Tragic Hero Essay

592 WordsOct 19, 20113 Pages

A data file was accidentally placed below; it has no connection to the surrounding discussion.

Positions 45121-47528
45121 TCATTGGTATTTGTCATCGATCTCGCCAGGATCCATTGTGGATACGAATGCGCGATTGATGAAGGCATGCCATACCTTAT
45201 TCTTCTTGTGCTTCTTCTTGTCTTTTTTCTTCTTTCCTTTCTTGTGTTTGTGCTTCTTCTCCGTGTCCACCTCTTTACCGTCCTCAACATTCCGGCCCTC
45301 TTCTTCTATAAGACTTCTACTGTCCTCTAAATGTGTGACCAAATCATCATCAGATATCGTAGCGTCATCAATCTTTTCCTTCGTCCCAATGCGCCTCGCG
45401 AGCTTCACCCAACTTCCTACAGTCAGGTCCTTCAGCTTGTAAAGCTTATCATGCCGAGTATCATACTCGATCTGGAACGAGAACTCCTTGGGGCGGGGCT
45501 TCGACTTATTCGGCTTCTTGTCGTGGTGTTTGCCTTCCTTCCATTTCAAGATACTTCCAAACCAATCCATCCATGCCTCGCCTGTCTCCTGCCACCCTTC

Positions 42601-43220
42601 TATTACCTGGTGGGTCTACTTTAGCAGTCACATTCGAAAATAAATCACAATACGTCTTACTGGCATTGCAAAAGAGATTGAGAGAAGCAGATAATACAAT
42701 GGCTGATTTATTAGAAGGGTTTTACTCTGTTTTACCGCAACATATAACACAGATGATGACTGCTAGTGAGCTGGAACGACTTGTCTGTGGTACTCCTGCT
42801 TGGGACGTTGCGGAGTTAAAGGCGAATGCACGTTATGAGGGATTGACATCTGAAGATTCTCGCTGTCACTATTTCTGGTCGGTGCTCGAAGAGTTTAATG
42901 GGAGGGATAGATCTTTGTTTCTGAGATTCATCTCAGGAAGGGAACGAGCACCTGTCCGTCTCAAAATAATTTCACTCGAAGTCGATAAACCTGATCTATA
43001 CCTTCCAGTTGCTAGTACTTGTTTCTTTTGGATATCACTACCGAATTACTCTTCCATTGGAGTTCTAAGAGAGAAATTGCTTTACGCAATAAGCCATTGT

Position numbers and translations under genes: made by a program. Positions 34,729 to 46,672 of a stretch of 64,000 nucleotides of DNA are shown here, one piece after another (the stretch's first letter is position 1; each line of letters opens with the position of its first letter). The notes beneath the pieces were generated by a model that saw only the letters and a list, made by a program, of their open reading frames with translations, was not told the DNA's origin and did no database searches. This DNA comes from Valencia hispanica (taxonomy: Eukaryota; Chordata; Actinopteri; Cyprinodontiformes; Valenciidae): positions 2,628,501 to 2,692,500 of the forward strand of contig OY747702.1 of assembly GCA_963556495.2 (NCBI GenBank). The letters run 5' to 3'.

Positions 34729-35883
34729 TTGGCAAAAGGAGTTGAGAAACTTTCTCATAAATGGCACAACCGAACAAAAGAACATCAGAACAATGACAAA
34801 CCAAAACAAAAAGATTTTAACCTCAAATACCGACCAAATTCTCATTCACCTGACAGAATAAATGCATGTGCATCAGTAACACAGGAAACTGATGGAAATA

The Tragic Hero; According to Aristotle Aristotle was a Greek philosopher, a student of Plato and teacher of Alexander the Great. His writings cover many subjects, including physics, metaphysics, poetry, theater, music, logic, rhetoric, linguistics, politics, government, ethics, biology, and zoology. Aristotle is one of the most important founding figures in Western philosophy (en.wikipedia.org). One of Aristotle’s books, Poetics, consisted of two books comprised of comedy and tragedy. It is the earliest-surviving work of dramatic theory and the first extant philosophical treatise to focus on literary theory (en.wikipedia.org). In Poetics, Aristotle writes about his concept of drama, focusing on tragedy and the tragic hero. To begin, Aristotle describes how and who a tragic hero is in a tragedy. Also, how the common people, us, can relate to the tragic hero. In Poetics, Aristotle says the tragic hero is a character of noble stature and has greatness. This should be readily evident in the play; the tragic hero must occupy a high status position but must also embody nobility and virtue as part of his/her innate character (vccslitonline.cc.va.us). Aristotle contests that the tragic hero has to be a man “who is not eminently good and just, yet whose misfortune is brought about not by vice or depravity, but by some error or frailty” (Reeves 180). He is not making the hero entirely good in which he can do no wrong, and this helps us, the common people, relate to the tragic hero. With the tragic hero’s imperfections, this helps create a relation between the common people and the tragic hero. As the tragic hero is not perfect we, the common people, can see that we are not perfect either (en.wikipedia.org). Then, Aristotle begins to talk about the tragic hero’s downfall. Aristotle blames the tragic hero for their downfall. This downfall is usually triggered by some error

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